Posted by: King Bee | May 22, 2006

I couldn’t have said it better myself…

Inside the Confessional

Pop icon Madonna launches her “Confessions”
tour Sunday night at the Forum.

By Ann Powers
Los Angeles Times Staff Writer

6:29 AM PDT, May 22, 2006

Yes, she played Jesus in his crown of thorns. And James Brown in his cape. And John Travolta in his white suit. Did I mention the glam sequence in which she donned nearly the exact costume that Brian Eno wore in his early Roxy Music publicity shots, and played electric guitar, effectively turning herself into a rock god? Opening her Confessions tour Sunday at the Forum, Madonna, still as hot for the Big Gesture as she was when she sullied a wedding gown on MTV in 1984, struck one indelibly male pose after another, as if to absorb the power of them all.

In the nearly two-hour show’s most obviously controversial sequence, the 47-year-old was positioned on a giant steel mesh cross, singing her poignant ballad “Live To Tell” while pictures of suffering children swirled about her. What was so fascinating wasn’t the message of compassion this outspoken children’s advocate attached to her heretical stance; it was the way she held it, arms outstretched and face serious, for the entire song, until the shock wore off and it seemed less like blasphemy than an ardent attempt to understand what makes such an image so compelling.

If the dizzyingly elaborate Confessions revue said anything in particular, it was that images — Madonna’s stock in trade — have a way of veering out of control and gaining new meanings. The script was well-organized, its tightly produced segments fleshing out a set list favoring songs from her recent “Confessions On A Dance Floor” album. But with 22 dancers, a set so full of screens that some were embedded in the floor, costumes that fell off to become other costumes, and video images of kaleidoscopes, mutating cells, and demonically possessed talking heads (including George W. Bush, at whom the avowed liberal hurled a choice obscenity during “I Love New York”), no single story line could possibly have held.

From Madonna’s entrance within a giant exploding disco ball to her last hurrah in a satin cape adorned with flashing lights, every element of this spectacle achieved a state of astonishing mutation. The governing idea was the remix, the DJ’s way of making songs new, which also defines the disco-kissed “Confessions”album. Actual remixes and reworkings provided musical highlights, as recent songs (such as “Let It Will Be,” here turned almost bluesy) and old favorites (a hard rock “Ray of Light,”) expanded within novel settings. But as usual with Madonna, music was only a vehicle: to get bodies dancing, and perhaps more important, to communicate her vision of a world in which only dreams can be trusted.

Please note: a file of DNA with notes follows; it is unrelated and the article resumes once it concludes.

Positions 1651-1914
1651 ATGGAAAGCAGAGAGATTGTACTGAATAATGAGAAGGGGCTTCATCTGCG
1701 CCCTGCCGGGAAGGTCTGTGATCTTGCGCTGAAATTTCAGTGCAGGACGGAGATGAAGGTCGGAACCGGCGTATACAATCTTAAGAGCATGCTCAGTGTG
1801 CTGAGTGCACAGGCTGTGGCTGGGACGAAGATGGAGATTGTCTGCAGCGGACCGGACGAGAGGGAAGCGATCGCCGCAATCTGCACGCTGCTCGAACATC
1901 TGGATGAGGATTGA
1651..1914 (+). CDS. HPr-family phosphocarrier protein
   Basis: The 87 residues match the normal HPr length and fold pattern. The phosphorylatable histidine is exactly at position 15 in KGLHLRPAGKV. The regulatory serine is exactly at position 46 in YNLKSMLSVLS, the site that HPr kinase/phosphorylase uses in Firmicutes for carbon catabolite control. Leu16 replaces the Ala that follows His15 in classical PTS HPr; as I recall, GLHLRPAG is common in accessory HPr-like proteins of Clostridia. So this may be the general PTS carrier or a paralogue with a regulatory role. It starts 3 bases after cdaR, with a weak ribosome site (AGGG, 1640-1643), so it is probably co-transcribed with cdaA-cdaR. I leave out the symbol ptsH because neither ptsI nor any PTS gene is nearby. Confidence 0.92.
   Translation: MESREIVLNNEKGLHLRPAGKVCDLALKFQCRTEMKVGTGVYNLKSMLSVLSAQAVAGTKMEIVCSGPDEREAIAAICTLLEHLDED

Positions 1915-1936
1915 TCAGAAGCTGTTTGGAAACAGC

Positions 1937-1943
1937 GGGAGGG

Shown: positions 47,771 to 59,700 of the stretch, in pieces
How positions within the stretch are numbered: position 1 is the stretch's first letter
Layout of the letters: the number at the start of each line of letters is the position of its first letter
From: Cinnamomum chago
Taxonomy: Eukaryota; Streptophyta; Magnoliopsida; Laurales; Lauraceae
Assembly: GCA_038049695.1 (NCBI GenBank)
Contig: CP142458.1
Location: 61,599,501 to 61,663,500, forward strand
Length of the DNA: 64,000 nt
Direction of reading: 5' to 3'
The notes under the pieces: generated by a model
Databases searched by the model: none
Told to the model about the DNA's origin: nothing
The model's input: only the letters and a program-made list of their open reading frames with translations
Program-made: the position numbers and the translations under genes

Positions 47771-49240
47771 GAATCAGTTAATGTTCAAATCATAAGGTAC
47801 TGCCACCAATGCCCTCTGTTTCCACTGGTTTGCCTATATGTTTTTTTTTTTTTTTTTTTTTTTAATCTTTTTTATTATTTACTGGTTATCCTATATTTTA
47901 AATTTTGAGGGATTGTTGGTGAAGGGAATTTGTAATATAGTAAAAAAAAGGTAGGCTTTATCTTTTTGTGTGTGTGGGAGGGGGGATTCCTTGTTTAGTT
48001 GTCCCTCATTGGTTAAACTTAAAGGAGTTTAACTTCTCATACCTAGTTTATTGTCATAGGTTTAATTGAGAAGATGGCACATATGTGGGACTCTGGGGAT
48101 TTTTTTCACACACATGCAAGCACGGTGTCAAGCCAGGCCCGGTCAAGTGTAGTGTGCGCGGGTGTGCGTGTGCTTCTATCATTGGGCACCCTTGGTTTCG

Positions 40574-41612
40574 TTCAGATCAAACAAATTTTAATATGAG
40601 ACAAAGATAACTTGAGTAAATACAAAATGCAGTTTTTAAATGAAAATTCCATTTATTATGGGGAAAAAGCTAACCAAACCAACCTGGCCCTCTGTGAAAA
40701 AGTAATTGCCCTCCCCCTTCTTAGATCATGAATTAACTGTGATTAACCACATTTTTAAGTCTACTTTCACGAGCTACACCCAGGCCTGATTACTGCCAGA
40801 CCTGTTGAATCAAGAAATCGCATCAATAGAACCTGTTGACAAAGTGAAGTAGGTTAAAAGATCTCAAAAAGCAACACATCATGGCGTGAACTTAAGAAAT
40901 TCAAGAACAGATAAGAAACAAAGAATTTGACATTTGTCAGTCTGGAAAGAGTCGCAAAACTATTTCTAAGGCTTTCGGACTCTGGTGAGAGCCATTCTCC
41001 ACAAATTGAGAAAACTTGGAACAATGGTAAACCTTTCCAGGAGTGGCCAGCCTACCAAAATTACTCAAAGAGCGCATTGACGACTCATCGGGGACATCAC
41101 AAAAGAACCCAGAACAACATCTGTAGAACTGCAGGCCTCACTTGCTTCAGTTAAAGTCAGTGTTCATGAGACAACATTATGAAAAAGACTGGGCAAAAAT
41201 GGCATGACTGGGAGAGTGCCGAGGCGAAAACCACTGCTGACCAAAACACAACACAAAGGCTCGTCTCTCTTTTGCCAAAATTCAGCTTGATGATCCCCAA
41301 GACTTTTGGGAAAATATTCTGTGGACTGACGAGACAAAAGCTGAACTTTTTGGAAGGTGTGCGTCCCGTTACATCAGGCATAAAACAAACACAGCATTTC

Madonna’s dreams, this time, involve trying to connect with those unlike her, from animals to male guitar gods. The show’s first section eroticized her love of horses in “Like A Virgin” (and, with MRI images of her injuries, poked fun at her well-publicized 2005 riding accident); its high point had the still-agile singer acrobatically mounting a combo saddle/stripper’s pole.

The second and most serious section reflected Madonna’s spiritually motivated fascination with the Middle East, with soulful singing from her Yemeni collaborator, Yitzhak Sinwani, beautifying the song “Isaac,” and images of bubbling oil adding a political tinge to the raucous “Sorry.” The third segment, which featured Madonna’s raw guitar riffing, paid homage to rock.

Throughout the night, Madonna worked hard, not just to stay on pitch and dance well, but also to connect emotionally to her material. These subversive roles were a stretch, and she didn’t always seem happy. Her still-sharp eye for trends sometimes heightened the entertainment value; the dance sequence for the inspirational “Jump,” for example, involved “parkour,” a form of street acrobatics whose practitioners leap unpredictably across roofs and up doorways. But even such moments felt oddly serious; a sense of dislocation was inseparable from the fun.

In the end, Madonna turned the party into a disco; a Bob Fosse-esque orgy sequence and a shower of gold balloons capped the night. This is her standard utopia, the dream that never turns into a nightmare, and she took refuge in it. Not surprisingly, the finale was the least gripping part of the show. Safety has never been a position that Madonna’s taken to very well.



  1. Wow one of my wishes is to see her in concert. That looks like it is a good one!!!

  2. she just gets better looking every year.

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